All prospective gastric sleeve patients of course want to achieve great gastric sleeve success. This means getting a great long-term weight loss outcome, and avoiding complications.
The published studies, unfortunately, show that this doesn’t always happen. Many patients achieve excellent, long-term gastric sleeve success, but some don’t. It is important to understand that great outcomes don’t just happen. Great outcomes are made to happen, by the patient, and by the surgeon.
In this post I discuss the patient’s role in achieving gastric sleeve success. This discussion is equally applicable to achieving success after gastric bypass surgery. In other posts (here, here, here) I discuss the surgeon’s role in achieving great gastric sleeve outcomes.
Surgery Lowers the Body Weight Set-Point
The fundamental thing that weight loss surgery (gastric bypass, sleeve gastrectomy) does is reset the body weight set-point to a lower weight (more here). This is what enables initial weight loss, and more importantly, long-term maintenance of weight loss.*
Everybody has a body weight set-point. The set-point is the lowest weight at which the body is biologically “happy.” If you lose weight to below your set-point, your body will react by increasing hunger, increasing appetite, increasing cravings, and decreasing metabolism. The purpose of these changes is to bring body weight back up to the biologic set-point.
The set-point is what prevents people from being able to easily lose weight and what makes the long-term maintenance of weight loss virtually impossible (more here).
Only surgery lowers the body weight set-point. Diet programs, exercise programs, and medications do not lower the set-point. This is the reason why surgery is so much more effective for long-term weight loss than any other weight loss method.*
What Surgery Doesn’t Do
What weight loss surgery doesn’t do is change the reasons for why weight gain can occur. Surgery doesn’t change genetics, and surgery doesn’t prevent bad eating habits.
If a person is genetically prone to weight gain, extra calories consumed are stored as fat. And unfortunately, when weight is gained, the set-point will quickly ratchet up to the new higher weight.
This is how the disease of obesity develops. A combination of excess calorie intake and genetics results in weight gain and an elevated body weight set-point.
This same sequence of events can happen after surgery. Poor eating habits can very easily result in excess calorie intake, maybe not in the first 1-2 years after surgery, but eventually. This will cause weight gain and an increased set-point just like it did before surgery.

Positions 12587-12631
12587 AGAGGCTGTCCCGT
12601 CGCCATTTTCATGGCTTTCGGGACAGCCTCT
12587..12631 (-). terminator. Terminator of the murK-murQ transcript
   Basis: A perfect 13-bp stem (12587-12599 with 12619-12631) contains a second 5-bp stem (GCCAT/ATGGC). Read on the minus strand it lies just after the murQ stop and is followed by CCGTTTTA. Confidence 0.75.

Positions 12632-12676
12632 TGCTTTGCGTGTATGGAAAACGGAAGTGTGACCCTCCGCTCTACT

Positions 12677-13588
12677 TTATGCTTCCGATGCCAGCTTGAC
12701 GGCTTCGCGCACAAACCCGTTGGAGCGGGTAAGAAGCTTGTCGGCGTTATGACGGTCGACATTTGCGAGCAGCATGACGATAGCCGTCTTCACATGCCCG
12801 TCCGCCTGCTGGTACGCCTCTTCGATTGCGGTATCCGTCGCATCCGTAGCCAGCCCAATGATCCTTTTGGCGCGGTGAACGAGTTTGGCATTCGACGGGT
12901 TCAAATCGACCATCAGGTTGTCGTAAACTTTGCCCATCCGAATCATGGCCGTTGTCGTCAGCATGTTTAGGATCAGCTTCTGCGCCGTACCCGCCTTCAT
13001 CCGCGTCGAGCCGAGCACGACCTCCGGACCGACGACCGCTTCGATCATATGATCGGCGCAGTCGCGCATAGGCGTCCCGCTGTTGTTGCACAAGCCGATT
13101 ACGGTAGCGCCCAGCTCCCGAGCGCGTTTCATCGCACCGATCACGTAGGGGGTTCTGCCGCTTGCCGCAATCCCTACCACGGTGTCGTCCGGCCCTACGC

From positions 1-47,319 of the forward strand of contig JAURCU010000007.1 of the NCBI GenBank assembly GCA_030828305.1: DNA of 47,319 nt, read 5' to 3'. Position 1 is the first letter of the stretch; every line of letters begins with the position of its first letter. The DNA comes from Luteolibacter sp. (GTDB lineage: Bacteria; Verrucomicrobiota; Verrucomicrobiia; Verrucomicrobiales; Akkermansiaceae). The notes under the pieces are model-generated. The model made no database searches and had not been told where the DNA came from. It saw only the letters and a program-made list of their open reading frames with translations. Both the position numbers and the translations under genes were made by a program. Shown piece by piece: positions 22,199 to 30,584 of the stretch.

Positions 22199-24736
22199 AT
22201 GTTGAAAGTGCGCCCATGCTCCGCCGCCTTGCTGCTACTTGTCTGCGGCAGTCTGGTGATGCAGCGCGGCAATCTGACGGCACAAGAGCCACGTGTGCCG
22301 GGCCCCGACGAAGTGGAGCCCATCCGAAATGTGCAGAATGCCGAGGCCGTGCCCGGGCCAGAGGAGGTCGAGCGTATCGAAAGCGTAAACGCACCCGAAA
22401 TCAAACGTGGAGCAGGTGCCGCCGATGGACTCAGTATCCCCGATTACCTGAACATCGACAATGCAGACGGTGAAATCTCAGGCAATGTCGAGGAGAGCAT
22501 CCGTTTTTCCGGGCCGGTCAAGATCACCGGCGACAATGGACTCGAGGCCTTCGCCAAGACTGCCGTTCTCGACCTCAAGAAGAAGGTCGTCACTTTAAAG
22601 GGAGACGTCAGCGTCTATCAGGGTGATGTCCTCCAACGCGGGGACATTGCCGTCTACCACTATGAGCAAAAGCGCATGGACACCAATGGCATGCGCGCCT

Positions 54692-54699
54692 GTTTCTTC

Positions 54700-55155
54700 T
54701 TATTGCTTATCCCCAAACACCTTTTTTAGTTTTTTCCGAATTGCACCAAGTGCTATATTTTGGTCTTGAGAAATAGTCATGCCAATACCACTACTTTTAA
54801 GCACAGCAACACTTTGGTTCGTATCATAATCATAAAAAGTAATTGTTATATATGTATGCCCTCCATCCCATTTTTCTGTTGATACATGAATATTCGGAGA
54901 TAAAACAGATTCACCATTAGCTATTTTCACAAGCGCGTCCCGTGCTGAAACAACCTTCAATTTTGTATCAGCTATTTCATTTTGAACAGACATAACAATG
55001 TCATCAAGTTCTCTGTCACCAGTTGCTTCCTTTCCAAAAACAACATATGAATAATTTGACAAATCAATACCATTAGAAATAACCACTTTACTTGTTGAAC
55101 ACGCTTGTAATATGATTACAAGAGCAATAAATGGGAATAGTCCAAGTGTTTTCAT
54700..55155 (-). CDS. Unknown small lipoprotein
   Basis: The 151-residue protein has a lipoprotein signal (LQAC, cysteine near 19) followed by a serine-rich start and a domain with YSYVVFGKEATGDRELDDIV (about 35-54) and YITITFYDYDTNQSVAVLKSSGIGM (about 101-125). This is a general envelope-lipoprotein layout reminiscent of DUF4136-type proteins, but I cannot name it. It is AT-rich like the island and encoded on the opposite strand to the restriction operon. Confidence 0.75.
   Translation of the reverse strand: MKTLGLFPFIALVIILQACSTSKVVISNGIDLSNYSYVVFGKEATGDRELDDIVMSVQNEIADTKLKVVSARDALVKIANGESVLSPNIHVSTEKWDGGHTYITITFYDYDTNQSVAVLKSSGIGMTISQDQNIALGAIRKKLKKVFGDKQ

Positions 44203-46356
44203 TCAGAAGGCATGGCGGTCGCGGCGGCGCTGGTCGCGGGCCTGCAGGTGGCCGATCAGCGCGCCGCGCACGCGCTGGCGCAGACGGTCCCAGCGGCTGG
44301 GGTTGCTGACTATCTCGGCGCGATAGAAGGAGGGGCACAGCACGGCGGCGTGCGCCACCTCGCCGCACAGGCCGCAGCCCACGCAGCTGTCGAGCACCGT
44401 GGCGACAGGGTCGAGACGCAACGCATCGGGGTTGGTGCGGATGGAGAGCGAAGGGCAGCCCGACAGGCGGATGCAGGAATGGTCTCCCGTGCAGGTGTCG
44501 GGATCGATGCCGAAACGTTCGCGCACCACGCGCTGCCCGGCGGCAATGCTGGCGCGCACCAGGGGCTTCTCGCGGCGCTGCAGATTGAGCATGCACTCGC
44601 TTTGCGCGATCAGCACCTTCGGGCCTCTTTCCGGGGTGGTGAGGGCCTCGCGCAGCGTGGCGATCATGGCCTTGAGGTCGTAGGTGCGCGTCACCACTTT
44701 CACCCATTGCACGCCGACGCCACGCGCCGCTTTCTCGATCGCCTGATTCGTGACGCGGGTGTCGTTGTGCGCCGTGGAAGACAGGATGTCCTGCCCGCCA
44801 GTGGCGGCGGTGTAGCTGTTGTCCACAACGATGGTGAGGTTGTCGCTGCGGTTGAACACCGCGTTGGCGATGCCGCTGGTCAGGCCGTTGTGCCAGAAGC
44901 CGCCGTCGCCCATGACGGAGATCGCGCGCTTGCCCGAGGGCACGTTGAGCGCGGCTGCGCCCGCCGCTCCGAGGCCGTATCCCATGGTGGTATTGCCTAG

Surgery Is a Do-Over, Not a Cure
Surgery is a do-over; it will reset your body-weight set-point to a lower weight, giving you a second chance to maintain a healthy weight long-term. The key to gastric sleeve success (because you can’t change your genetics) is establishing healthy eating habits.*
Patients who achieve good long-term gastric sleeve success typically have good eating habits, and patients who do not achieve good long-term gastric sleeve success typically have the same bad habits that caused weight gain before surgery.*
In general, good habits after surgery consist of eating 3-4 regularly scheduled, portion-controlled meals per day consisting primarily of healthy, low calorie foods – lean protein, vegetables, fruits, whole grains, low fat dairy. Less desirable choices include most processed carbs, foods with added sugar/fat, and high calorie liquids. Snacking/grazing should be avoided.
Achieving Gastric Sleeve Success
If the goal is to achieve great long-term gastric sleeve success, patients must be willing/motivated/capable of establishing and maintaining appropriate eating habits after surgery. This is generally the most important determinant of whether a prospective patient is a good candidate for gastric sleeve surgery.*
Weight loss surgery is a great tool for weight loss because it resets the body weight set-point to a lower weight. Nothing else does this. This makes weight loss and long-term maintenance of weight loss possible.*
What surgery doesn’t do is change the reasons for why weight gain (genetics, poor eating habits) can occur. The long-term challenge after surgery for patients is maintaining the set-point at the new lower weight. The key to doing this is maintaining appropriate eating habits.*
Learn more about Dr. Oliak and his Orange County weight loss surgery program at www.OliakCenter.com
* Patient results vary after weight loss surgery. Individual patients can lose more or less weight than the average.
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